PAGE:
Amazon Underworld
2024 Finalist

Amazon Underworld

InfoAmazonia (São Paulo, Brazil)
La Liga Contra el Silencio (Bogotá, Colombia)
Armando.Info (Venezuela)

Category Newsroom Development

Media associated with this campaign

Overview of this campaign

Since its beginning, one of the goals of Amazon Underworld was to map the presence of organized crime in the Amazon. The idea was to gather information to generate a visual map. 

The investigation took 1 year, 4 months. First, we wanted to cover the complete Amazon, but later we realized that it would be impossible to map the more than 1,000 municipalities in the timelapse of the project. So, we decided to focus on borders, since they are strategic for organized crime. This is the first map of this scope generated on the municipality level.

To gather information, we conducted interviews with primary sources in the territory and filed hundreds of petitions for information. Interviewees were mainly people with direct contact with armed actors and illicit economies: Indigenous leaders, community members, law enforcement officials, public prosecutors, gang members and individuals involved in illicit economies. 

The biggest challenge was gathering this information from scratch. Once the data was collected, we used the estimated number of members to define the armed groups that we would individually identify. Then, smaller criminal outfits are grouped as 'others.' The database was built in a spreadsheet that was linked to Mapbox. 

For the long-form stories we used a WordPress plug-in named Jeo, which allows building maps with scrollytelling elements. We believe this is one of the most compelling aspects of the project, since it allows us to guide the reader through the story, geographically, and this is very important when reporting about remote parts of the Amazon.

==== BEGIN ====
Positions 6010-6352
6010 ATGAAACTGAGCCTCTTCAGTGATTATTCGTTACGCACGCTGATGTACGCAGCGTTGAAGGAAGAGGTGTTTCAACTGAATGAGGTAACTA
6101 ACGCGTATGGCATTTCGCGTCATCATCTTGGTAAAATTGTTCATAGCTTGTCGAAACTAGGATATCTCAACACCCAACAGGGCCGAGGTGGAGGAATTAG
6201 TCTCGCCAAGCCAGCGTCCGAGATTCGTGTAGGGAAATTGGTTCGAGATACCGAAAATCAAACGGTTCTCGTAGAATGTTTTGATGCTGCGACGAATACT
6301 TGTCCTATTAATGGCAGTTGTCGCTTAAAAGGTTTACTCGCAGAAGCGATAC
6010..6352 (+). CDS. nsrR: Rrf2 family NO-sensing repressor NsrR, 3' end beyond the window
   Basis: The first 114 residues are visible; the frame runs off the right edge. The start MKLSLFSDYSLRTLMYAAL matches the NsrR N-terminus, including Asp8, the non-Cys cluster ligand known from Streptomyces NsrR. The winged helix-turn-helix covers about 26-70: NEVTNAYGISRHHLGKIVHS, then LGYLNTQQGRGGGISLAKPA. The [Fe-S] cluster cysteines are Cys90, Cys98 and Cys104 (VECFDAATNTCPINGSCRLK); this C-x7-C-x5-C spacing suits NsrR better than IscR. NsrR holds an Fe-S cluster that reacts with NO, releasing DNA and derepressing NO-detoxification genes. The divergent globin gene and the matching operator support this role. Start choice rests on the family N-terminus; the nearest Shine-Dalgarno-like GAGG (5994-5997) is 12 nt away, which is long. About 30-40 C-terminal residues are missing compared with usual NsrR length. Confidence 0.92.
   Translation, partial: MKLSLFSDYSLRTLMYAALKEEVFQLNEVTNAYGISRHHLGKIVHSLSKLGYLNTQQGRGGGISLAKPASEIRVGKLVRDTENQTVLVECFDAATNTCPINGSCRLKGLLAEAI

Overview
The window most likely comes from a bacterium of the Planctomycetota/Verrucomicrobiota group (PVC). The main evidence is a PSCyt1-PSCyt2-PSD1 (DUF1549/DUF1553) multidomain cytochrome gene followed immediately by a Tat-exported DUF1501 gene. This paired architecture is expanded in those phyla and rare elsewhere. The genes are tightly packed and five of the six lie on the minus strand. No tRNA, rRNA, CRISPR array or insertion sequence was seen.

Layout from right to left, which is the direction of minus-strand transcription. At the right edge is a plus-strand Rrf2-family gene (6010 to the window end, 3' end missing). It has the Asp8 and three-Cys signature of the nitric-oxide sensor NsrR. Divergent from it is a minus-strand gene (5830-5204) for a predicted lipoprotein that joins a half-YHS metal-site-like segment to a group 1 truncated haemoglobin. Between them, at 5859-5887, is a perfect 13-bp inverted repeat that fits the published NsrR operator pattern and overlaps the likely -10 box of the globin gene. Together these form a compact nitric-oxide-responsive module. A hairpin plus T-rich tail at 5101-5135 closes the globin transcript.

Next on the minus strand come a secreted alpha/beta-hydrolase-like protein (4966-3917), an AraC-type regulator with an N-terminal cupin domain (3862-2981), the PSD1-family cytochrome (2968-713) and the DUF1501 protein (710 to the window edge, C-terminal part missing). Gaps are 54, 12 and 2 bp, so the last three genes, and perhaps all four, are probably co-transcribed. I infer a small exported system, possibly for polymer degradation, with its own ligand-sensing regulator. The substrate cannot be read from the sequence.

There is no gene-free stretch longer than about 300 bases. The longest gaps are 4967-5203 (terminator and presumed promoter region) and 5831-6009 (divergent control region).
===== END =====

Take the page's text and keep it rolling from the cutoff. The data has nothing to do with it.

With support from the Pulitzer Center and Earthrise, attempts to develop an algorithm for detecting gold mining barges faced challenges due to constant cloud coverage and the mobility of dredges. Opting for an actual flyover, we synchronized cameras with GPS units to map dredges locations and calculate associated revenues. Our findings also exposed the ineffectiveness of law enforcement crackdowns, as evidenced by Planet satellite imagery showing changes in river color, indicating miners hid barges before enforcement actions.


Results for this campaign

Several major media interviewed or published about our project: BBC, NPR, CNN, The Guardian, El Pais, Al Jazeera, ABC Australia, Folha de S Paulo, France24, among others. Nature also invited us to write an oped. 

GIJN featured us in their Top 10 best data journalism projects of 2023 and, last November, we were awarded as the best data journalism investigation by the Claudio Weber Abramo Award in Data Journalism, the most important of its kind in Brazil. 

We were invited to present the project in more than 50 events and meetings, among which we may highlight a WWF and Smithsonian National Museum of Natural History event, in Washington DC, and the GI-TOC 24Hs Global Conference on Organized Crime. We also presented the work to several UN agencies, the New York based Climate-Security Mechanism, and government officials in Brazil, Peru and Colombia. In some of these meetings we were told that the gathered data has strong potential as a tool for developing public policies in the Amazon and strengthening international cooperation to tackle criminal activities that threaten the rainforest.

The map is also already being used by NGOs and other media outlets to plan their field work in a secure manner.



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